Anthropometric failure and geographical altitude in food ass | 76096


Anthropometric failure and geographical altitude in food assisted schoolchildren from jujuy

Author(s): Bustamante, MJ1,2; Martínez, JI1,2; Alfaro, EL1,2; Sánchez Álvarez, M3,4; Dipierri, JE2; Celia Tabera

Introduction: Alterations in the growth and/or development of children implies failure, not only on growth, but also in other aspects of child welfare. The characterization of this failure and an assessment of the nutritional situation is vital to identify risk factors.

Objective: To analyze the nutritional status of schoolchildren from Jujuy, between 4 and 9 years old, evaluated with Extended Anthropometric Failure Index and its relationship with geographical altitude, the different modalities of school food assistance and sex, in two moments of the school year.

Methods: Cross-sectional study. 5806 schoolchildren from Jujuy between 4 and 9 years old were evaluated, food-assisted by the School Dining Program in the province of Jujuy. Weight and height were recorded at two times of the school year and geographic height and gender were considered. Underweight, stunting, wasting and weight excess were determined and the Extended Anthropometric Failure Index was constructed. Descriptive statistics and prevalence were estimated. Comparisons and logistic regressions were made to assess the relationship between the variables.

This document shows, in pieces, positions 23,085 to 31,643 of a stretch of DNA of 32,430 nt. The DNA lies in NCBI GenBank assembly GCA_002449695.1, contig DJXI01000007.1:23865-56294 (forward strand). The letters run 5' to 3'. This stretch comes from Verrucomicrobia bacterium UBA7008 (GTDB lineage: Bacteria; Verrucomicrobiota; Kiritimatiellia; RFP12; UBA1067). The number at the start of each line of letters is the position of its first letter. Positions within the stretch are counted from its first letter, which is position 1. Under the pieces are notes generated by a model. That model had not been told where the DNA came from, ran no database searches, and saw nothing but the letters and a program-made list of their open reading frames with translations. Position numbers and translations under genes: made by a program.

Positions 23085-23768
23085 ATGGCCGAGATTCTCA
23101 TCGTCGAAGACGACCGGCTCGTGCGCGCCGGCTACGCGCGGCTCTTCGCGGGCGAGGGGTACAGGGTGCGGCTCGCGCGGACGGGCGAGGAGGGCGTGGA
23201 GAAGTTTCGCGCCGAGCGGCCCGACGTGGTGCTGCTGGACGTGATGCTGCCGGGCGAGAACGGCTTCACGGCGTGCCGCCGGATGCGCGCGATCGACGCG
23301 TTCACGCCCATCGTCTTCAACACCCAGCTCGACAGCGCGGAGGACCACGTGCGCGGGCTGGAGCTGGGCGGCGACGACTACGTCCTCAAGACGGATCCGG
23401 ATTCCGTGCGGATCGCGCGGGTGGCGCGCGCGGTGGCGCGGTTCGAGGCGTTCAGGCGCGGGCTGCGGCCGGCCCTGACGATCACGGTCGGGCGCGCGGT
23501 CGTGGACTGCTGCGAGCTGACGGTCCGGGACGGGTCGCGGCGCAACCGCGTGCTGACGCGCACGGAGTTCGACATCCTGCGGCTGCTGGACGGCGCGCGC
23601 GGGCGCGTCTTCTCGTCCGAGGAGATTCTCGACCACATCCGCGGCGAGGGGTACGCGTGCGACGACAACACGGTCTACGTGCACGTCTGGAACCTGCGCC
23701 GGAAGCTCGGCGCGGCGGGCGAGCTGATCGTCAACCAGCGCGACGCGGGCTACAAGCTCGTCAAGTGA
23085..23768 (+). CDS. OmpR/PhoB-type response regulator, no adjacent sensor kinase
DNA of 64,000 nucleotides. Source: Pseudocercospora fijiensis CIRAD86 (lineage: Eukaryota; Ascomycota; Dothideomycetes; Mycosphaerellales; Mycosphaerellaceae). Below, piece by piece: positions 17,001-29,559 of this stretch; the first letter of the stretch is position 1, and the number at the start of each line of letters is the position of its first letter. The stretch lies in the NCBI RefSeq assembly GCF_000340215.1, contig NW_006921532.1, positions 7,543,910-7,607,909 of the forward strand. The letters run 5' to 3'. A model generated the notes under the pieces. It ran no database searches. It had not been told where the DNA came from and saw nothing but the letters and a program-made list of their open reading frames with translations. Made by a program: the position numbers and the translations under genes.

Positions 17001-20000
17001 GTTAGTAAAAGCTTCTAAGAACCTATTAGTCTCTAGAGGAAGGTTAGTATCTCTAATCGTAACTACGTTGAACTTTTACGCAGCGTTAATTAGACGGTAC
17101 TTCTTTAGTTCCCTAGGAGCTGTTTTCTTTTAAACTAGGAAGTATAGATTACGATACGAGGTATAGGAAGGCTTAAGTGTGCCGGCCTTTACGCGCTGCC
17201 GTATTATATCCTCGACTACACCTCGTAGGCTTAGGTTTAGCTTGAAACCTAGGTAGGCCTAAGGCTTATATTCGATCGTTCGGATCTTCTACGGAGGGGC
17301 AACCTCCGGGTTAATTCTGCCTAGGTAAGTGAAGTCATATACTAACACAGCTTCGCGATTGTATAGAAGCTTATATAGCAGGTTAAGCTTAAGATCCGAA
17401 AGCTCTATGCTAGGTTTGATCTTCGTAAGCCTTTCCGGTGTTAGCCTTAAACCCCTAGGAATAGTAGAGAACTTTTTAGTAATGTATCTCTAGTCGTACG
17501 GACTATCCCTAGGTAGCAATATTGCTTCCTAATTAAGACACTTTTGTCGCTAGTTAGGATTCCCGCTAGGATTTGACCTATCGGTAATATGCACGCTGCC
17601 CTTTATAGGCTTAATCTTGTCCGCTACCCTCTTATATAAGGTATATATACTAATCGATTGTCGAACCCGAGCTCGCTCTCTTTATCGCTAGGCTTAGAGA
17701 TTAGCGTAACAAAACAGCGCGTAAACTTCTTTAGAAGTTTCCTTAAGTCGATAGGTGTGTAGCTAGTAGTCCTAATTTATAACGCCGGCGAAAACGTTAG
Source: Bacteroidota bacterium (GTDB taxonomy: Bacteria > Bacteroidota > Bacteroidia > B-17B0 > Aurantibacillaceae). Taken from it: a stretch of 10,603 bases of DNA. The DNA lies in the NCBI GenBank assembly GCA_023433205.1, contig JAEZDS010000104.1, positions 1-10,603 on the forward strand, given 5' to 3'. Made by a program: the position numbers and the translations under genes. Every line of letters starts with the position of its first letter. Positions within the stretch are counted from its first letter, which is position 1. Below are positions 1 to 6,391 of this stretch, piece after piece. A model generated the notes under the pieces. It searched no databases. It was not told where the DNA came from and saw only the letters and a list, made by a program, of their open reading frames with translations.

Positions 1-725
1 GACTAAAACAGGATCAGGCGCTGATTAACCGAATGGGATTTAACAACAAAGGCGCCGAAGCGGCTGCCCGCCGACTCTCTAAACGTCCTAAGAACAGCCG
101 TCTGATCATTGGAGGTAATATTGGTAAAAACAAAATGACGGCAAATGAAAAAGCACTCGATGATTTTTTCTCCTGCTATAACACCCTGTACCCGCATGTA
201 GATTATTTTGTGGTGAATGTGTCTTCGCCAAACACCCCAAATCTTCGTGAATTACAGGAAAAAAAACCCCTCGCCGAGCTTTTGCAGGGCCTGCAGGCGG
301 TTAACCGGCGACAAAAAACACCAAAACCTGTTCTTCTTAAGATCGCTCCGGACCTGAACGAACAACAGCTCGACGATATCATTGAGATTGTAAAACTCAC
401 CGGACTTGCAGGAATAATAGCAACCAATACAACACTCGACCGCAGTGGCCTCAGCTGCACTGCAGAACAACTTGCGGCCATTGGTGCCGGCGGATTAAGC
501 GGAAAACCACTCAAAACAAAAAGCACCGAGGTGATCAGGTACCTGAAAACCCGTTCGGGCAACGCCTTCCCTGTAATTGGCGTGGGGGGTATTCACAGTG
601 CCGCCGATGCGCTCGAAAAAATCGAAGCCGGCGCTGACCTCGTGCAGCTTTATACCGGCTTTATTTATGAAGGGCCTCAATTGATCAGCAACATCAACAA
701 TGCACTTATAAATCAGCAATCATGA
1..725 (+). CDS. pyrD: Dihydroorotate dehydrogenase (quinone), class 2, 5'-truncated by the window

Results: The “no failure” category presented the highest frequency in both measurements, followed by excess weight and stunting. Between measurements there was an average span of 5 months and at that time a reduction in total anthropometric failure, stunting + underweight, stunting and excess weight + stunting was observed. Differences in geographical altitude reflected that deficit malnutrition was higher in the highlands and malnutrition due to excess in the lowlands. In turn, only sex was related to anthropometric failure, being the probability higher in women.

Conclusions: This study suggests that school food assistance would have a positive effect on the nutritional status of schoolchildren, since it would reduce the risk of malnutrition due to eventual food insecurity in their homes.

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Journal Highlights
  • Blood Glucose
  • Dietary Supplements
  • Cholesterol, Dehydration
  • Digestion
  • Electrolytes
  • Clinical Nutrition Studies
  • energy balance
  • Diet quality
  • Clinical Nutrition and Hospital Dietetics